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Jüri Ratas: Government's fiscal policy a slippery slope

Jüri Ratas.
Jüri Ratas. Source: Priit Mürk/ERR

The government's fiscal policy is a slippery slope. Hiking taxes with little consideration and ignoring sharp social issues hardly bode well. If we cannot find ways to work together, we will fail at managing future risks, politician Jüri Ratas writes.

The World Economic Forum Global Risks Report 2024 suggests we are still living in a world of great risk. We are surrounded by many dangers: pandemics, social instability, wars, terrorism, financial crises, growth collapsing, fragmenting global cooperation, massive earthquakes and supervolcanoes.

Many of those risks have already materialized as serious shocks or even crises. We have been hit by a pandemic and Russia's war of aggression in Ukraine, rapid inflation and a resulting cost of living crisis.

It is hardly surprising that these shocks have proved destabilizing and resulted in considerable economic damage. We cannot avoid another shock hitting us in the future as they are not dependent on what we want. It is Estonia's task to make sure we can handle such shocks better in the future. The latter largely depends on our strengths and weaknesses. But it also depends on political will and the ability to propose solutions.

There is a lot more we can do domestically

We can see more hostility and a polarizing society today. This is caused by economic disappointment, failed political choices and major social change.

On top of all that, we also experienced a crisis of trust in the government and prime minister, culminating in a tour de force in arrogance. It has worked to undermine trust in politicians and legitimize populist demagogy. Unfortunately, it is rendering our politics fragile and weakening society. We will not be able to manage future risks if we cannot find a way to work together. Major future shocks will become even likelier and more difficult to handle.

Our main choice needs to be toward a more cohesive society, plugging weaknesses, crisis management, mapping out risk and understanding political factors. Unfortunately, it is difficult to imagine achieving those things in the near future.

Prime Minister Kaja Kallas' shortsightedness, confusing communication and inflated self-opinion will not get us there. It is not a good idea to insult people who work with or for you, just as it doesn't pay to pit different social groups against one another. If you trust someone with no background in music or conducting with heading up a philharmonic orchestra, it makes no sense to blame the violinists or play them off against the cellists. The one holding the conductor's baton needs to take responsibility.

Teachers did the work of politicians

Estonian teachers, in their growing anxiety, had to take to the streets to protest against the government's treachery, demagogy and deceitful policy. Kaja Kallas has always painted herself as a pro-reforms leader, while the teachers at least found her credibility past its use-by date.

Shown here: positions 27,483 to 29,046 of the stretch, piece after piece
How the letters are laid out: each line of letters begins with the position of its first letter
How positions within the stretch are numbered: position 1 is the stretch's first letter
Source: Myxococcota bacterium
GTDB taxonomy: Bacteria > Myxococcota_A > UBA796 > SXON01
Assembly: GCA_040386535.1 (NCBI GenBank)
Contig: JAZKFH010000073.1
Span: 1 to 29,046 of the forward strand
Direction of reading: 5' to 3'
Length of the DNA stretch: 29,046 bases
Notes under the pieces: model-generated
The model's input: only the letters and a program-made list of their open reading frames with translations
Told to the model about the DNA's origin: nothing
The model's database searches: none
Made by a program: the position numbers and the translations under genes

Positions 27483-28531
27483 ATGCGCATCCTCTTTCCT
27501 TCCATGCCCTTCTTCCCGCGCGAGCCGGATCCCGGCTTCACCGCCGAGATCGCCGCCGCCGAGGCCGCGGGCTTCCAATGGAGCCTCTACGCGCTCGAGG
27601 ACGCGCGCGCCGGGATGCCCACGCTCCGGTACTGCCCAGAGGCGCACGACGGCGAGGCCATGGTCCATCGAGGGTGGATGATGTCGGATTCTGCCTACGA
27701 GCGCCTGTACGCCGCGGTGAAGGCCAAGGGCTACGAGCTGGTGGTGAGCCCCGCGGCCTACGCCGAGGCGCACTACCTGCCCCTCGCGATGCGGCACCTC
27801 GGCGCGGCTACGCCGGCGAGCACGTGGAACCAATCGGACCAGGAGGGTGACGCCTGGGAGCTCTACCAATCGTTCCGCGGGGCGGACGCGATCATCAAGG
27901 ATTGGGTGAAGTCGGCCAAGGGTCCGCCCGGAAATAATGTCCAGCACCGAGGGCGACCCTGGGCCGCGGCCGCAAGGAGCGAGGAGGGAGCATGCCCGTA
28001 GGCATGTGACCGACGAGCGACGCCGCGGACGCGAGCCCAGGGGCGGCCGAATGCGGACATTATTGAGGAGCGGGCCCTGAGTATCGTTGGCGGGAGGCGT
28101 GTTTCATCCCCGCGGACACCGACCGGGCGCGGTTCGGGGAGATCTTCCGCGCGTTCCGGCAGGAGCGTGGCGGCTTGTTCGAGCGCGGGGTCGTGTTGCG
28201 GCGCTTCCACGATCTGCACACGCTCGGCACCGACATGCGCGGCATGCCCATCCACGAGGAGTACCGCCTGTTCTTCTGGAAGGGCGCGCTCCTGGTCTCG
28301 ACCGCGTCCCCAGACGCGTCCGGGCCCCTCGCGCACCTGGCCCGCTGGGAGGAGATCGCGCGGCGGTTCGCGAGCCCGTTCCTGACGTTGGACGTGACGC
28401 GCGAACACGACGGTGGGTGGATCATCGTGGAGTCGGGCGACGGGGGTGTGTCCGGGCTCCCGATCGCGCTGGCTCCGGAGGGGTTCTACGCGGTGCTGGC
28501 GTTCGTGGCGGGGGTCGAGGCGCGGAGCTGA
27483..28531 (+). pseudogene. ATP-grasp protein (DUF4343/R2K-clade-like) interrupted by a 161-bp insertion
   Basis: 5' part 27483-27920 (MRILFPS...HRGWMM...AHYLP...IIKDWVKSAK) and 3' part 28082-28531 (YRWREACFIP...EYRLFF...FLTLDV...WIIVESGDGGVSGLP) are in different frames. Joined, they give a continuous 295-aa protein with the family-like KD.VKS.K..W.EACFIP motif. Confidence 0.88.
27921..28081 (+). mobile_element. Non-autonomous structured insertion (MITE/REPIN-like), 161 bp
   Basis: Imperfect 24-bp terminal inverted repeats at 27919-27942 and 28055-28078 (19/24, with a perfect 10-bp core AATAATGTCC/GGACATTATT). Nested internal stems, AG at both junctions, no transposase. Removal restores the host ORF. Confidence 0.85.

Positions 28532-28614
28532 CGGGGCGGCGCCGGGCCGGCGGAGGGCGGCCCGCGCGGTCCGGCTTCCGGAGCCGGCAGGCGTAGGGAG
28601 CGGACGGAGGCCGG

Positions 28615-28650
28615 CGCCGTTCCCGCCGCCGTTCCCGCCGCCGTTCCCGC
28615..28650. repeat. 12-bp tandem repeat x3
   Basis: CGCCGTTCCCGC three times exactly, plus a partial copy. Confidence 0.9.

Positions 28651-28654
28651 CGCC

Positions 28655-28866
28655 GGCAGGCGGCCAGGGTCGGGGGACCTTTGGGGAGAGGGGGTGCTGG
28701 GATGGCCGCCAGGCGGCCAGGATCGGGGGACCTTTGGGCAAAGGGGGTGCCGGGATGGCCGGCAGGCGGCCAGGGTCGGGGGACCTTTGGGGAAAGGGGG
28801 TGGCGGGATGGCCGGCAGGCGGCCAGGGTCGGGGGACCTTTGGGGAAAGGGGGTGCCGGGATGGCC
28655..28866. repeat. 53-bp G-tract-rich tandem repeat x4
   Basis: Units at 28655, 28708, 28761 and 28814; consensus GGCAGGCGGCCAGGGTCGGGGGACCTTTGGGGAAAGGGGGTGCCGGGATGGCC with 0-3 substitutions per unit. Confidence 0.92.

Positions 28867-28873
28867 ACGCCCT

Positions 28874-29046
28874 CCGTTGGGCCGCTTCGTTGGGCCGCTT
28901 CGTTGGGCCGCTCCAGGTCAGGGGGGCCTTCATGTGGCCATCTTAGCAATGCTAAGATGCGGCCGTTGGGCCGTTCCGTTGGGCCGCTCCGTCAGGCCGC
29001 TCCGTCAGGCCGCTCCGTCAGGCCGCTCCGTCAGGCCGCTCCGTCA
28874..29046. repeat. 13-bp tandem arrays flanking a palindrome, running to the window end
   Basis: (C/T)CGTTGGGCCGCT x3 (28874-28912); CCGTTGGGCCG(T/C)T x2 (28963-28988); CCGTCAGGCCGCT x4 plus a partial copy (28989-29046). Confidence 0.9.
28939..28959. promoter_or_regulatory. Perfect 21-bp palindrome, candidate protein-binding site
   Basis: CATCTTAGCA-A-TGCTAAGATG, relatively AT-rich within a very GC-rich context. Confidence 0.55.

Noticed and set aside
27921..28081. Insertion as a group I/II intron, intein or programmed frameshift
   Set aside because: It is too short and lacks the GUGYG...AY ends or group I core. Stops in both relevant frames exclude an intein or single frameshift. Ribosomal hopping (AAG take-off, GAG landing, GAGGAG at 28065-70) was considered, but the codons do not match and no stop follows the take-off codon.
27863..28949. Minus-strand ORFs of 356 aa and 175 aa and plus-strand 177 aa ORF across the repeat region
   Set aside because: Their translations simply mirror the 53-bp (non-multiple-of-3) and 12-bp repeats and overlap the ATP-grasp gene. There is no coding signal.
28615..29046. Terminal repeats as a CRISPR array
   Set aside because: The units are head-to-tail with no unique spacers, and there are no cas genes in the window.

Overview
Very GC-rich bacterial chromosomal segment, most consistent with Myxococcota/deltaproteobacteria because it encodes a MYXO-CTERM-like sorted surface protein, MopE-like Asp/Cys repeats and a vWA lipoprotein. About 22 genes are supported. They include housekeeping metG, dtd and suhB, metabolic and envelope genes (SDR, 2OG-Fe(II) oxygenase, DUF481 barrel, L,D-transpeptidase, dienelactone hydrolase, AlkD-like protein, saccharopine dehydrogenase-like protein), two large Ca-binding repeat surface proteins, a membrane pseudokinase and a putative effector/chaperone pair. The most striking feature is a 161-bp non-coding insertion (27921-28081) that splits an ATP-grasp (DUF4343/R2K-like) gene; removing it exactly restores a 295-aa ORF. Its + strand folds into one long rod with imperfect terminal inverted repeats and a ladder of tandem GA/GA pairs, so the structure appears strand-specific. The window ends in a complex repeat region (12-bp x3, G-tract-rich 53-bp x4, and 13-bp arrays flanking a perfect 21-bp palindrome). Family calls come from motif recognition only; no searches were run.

The government's obstinacy in refusing to resolve the teachers' salary issue took teachers from in front of the class and to Toompea Hill for nine days. There is a lot of mistrust. I hope that those in power will do everything they can to really find the money they have now promised teachers. A collective agreement needs to be signed that would see the average salary of a teacher grow to 120 percent of the national average by 2027. The opposition will keep a close eye on relevant progress.

Forecasts taking a turn for the negative

We also have a lot of problems in need of solutions in economic policy. Consensual forecasts for 2024 have changed quite a lot since last fall.

If as recently as in September, when the state budget was being put together, decisions were based on the Finance Ministry's forecast, according to which the economy was supposed to shrink by no more than 2 percent last year and this morph into growth of 2.7 percent this year, forecasts by the Bank of Estonia in December and commercial banks (SEB and Swedbank) in January paint a far less encouraging picture.

The latter forecasts suggest that the recession in 2023 was deeper (at 3.5 percent) as well as that it will continue into this year (0,4 percent), unemployment will grow to around 10 percent and the growth of tax revenue will slow considerably.

While the forecast back when the state budget was being put together suggested GDP should grow to €41.4 billion, more recent prognoses offer a much more modest figure (€38.9 billion in 2024). The difference of €2.5 billion also means tax revenue falling some €800 million short. The government's desire to counter this through tax hikes and painful austerity measures is deeply misguided.

I want to emphasize the need for many structural reforms for the purposes of increased productivity and improving the competitive ability of Estonian companies. Fiscal and tax policy decisions taken by the government must not work to exacerbate the recession.

The government's fiscal policy is a slippery slope. While a greater deficit creates problems and can result in more public debt, hiking taxes with little consideration and ignoring sharp social issues hardly bode well either. Carefully considered spending can help compensate for major economic damage in part in a situation where it can help avoid negative symptoms cascading. We need to make an effort to strike that balance.


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Editor: Marcus Turovski

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